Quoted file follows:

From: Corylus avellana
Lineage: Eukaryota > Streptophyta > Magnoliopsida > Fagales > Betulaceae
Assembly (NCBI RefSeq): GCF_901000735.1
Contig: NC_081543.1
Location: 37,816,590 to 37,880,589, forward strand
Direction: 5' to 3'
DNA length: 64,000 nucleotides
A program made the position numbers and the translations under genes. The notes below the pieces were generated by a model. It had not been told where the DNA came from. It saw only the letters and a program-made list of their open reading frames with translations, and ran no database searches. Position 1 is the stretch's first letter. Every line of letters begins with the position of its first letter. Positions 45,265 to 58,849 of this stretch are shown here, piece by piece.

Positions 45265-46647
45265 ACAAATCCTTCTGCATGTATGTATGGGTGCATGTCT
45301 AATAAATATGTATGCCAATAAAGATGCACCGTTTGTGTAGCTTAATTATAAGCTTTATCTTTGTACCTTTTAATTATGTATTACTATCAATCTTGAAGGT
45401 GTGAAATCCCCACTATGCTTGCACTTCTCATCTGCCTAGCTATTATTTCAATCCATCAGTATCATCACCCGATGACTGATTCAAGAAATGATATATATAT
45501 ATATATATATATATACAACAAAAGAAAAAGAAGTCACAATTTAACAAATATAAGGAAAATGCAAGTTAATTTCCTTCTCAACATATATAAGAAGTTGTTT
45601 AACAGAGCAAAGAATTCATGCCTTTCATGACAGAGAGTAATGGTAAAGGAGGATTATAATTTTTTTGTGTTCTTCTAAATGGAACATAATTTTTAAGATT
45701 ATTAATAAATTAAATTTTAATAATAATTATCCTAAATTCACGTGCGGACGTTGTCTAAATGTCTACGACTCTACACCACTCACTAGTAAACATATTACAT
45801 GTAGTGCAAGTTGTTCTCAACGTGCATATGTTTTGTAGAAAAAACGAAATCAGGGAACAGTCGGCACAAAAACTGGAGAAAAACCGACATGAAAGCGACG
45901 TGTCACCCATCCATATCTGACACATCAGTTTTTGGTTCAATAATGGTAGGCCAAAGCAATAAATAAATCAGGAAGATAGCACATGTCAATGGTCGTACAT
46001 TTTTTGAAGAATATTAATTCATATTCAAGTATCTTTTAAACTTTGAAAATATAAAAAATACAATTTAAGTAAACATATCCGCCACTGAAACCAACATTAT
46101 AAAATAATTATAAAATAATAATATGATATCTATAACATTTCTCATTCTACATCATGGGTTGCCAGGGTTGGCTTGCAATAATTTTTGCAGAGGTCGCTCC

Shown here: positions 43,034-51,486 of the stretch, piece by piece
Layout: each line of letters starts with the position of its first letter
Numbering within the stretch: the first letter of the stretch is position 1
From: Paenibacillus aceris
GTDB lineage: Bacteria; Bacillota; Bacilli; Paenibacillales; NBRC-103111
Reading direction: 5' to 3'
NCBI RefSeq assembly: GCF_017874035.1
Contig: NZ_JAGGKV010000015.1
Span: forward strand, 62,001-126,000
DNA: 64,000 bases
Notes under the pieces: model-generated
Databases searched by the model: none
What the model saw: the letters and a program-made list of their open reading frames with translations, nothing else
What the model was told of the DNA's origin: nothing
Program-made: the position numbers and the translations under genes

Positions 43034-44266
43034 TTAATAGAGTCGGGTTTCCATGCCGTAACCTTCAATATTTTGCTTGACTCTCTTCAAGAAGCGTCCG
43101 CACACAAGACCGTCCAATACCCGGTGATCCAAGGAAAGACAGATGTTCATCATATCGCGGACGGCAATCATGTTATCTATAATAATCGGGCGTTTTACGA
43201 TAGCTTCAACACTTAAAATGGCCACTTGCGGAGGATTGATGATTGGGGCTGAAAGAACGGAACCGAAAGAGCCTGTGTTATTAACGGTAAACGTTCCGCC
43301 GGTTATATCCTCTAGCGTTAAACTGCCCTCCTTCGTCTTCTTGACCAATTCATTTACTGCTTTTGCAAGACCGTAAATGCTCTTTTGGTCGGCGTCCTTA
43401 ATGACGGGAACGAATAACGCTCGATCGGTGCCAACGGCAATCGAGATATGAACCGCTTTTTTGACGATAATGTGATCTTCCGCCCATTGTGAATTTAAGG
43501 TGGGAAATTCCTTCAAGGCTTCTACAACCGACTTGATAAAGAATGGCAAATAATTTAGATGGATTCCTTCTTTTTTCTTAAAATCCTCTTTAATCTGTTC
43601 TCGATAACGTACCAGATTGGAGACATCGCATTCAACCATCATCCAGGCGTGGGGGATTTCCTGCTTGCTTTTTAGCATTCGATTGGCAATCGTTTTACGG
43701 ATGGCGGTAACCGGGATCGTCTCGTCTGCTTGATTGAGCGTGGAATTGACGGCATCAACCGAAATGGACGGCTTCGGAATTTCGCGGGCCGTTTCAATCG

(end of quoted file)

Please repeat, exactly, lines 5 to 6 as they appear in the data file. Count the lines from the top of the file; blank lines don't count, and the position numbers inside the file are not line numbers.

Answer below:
Location: 37,816,590 to 37,880,589, forward strand
Direction: 5' to 3'